Water at charged interfaces
The ubiquity of aqueous solutions in contact with charged surfaces is relevant in a variety of geological, atmospheric, and biological processes as well as technological applications, such as drug design, bioimplants, energy generation and storage.
In the environment, water plays a significant role in contact with minerals. Since the pH of water rarely matches that at which the mineral surface is neutral, surface charges are present at the interface. Mineral dissolution and growth can alter the surface charge of the mineral as well as the ionic composition of the surrounding aqueous solution, thus affecting the chemistry of these systems, such as oceans.
Furthermore, if one considers water-gas interfaces, ocean acidification caused by the dissolution of excess carbon dioxide from the atmosphere has implications for marine animals as acidic conditions affect the stability of biominerals.
In living matter, water is in contact with charged cell membranes that separate organelles and cytoplasm from the environment. The charges of the membranes affect the structure, stability, dynamics, and function of the biomembranes. For example, an important role of interfacial water at biomembranes is to support in-plane proton conductivity along the membrane, which is critical for cellular bioenergetics.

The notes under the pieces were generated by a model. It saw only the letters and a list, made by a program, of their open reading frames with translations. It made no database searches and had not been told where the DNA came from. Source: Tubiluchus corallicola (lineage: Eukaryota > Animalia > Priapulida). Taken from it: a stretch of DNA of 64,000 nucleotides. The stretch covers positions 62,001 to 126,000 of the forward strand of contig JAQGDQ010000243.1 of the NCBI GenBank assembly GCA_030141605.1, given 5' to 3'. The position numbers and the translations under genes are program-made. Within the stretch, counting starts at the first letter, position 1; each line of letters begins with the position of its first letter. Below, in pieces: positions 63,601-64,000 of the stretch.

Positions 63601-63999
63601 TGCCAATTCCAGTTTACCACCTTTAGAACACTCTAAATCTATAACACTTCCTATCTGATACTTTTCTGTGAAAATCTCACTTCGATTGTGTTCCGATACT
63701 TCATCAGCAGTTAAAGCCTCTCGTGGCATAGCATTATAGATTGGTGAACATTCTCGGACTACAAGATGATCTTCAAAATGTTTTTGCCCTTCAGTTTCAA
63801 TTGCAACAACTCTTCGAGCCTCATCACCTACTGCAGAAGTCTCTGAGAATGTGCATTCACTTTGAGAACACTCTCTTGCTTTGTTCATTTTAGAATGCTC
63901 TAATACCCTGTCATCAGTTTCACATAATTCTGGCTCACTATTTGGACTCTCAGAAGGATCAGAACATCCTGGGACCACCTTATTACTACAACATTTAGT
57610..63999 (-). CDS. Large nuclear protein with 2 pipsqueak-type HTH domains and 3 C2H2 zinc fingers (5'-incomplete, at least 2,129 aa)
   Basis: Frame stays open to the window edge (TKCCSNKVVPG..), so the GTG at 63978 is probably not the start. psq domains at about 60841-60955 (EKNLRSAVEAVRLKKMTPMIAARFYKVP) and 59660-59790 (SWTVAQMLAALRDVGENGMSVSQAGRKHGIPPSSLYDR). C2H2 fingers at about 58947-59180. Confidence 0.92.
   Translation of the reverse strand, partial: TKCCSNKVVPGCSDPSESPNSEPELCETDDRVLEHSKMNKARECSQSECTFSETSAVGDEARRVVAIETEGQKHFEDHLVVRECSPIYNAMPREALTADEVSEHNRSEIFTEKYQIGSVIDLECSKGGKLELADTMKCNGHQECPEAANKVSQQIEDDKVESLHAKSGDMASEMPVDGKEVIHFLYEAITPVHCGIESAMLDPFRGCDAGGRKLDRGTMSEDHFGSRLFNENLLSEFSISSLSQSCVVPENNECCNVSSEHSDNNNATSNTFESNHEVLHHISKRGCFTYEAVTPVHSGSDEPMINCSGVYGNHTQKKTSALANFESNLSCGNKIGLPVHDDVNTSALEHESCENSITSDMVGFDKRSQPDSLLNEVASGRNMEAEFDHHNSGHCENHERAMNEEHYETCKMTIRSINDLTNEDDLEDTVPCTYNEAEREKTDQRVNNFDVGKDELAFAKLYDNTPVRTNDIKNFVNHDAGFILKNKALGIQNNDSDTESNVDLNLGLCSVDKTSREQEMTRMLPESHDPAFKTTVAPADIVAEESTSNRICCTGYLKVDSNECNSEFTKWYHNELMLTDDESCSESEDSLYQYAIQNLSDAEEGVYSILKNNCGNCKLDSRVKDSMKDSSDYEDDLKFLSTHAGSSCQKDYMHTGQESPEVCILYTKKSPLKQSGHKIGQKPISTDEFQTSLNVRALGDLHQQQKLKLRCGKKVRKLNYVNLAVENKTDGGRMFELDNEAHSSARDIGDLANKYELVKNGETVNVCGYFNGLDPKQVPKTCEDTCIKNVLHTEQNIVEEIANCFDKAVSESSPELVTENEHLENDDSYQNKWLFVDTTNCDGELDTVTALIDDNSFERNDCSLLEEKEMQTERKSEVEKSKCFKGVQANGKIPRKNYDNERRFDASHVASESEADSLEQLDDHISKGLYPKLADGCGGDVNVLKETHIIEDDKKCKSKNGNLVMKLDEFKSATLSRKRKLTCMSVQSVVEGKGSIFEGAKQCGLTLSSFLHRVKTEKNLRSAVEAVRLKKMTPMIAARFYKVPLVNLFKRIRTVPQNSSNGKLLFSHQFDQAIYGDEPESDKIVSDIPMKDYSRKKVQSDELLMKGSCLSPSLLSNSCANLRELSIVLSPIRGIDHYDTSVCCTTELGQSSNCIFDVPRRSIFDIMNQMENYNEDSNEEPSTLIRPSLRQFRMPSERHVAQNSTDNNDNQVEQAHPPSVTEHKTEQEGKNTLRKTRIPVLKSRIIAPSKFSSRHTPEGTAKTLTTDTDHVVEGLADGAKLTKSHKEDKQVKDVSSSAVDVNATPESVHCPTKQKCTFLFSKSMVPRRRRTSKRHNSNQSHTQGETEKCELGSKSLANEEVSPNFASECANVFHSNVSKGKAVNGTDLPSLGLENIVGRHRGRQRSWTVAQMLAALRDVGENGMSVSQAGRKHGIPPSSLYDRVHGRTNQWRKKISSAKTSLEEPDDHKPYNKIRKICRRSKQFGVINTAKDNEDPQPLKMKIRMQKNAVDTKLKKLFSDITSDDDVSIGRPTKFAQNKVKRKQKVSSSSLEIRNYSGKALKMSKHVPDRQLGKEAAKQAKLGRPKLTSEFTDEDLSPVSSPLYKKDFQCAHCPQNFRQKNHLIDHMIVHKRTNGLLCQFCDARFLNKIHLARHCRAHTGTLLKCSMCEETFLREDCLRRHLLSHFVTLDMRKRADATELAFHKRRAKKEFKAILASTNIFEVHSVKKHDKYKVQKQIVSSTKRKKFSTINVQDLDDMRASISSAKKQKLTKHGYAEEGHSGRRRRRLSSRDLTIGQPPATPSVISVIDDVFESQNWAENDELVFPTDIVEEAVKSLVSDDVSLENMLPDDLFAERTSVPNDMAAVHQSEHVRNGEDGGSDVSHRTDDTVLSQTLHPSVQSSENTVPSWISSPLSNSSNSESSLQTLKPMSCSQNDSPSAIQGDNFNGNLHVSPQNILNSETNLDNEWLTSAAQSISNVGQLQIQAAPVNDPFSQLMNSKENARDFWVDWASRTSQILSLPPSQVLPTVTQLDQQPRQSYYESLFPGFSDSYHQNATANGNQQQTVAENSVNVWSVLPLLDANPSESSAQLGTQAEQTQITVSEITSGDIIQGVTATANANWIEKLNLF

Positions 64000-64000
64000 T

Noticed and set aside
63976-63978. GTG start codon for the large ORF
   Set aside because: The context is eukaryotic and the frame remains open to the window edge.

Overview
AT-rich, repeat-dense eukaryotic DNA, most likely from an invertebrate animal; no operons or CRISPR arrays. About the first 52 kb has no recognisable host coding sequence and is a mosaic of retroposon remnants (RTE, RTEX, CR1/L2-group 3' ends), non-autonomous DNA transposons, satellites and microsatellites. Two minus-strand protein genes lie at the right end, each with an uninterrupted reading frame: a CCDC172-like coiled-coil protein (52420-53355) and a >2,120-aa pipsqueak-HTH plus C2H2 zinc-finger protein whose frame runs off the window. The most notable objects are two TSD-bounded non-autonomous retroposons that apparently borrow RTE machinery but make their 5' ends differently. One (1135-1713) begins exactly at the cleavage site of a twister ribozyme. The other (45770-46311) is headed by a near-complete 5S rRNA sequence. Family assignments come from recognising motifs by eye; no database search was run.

Interfaces involving charged surfaces and aqueous electrolytes are frequently encountered in electrochemical measurements and in reactions that generate (e.g., water splitting) or consume (e.g., H2 fuel cells) fuel. For example, in oxide-based photocatalytic water splitting, irradiation produces H2 from H2O at the surface of a metal oxide electrode, and the photocatalytic activity is strongly influenced by the surface speciation and pH of the solution, which in turn affect the surface charge.
All these examples from different fields show that the interaction of water with surfaces, especially the generation or modification of surface charges, plays a major role. To describe the various phenomena, an understanding at the molecular level is necessary. The review paper, now published in Nature Chemistry Reviews, summarizes the current state and limitations of our understanding and concludes with an outlook on future possibilities in this field.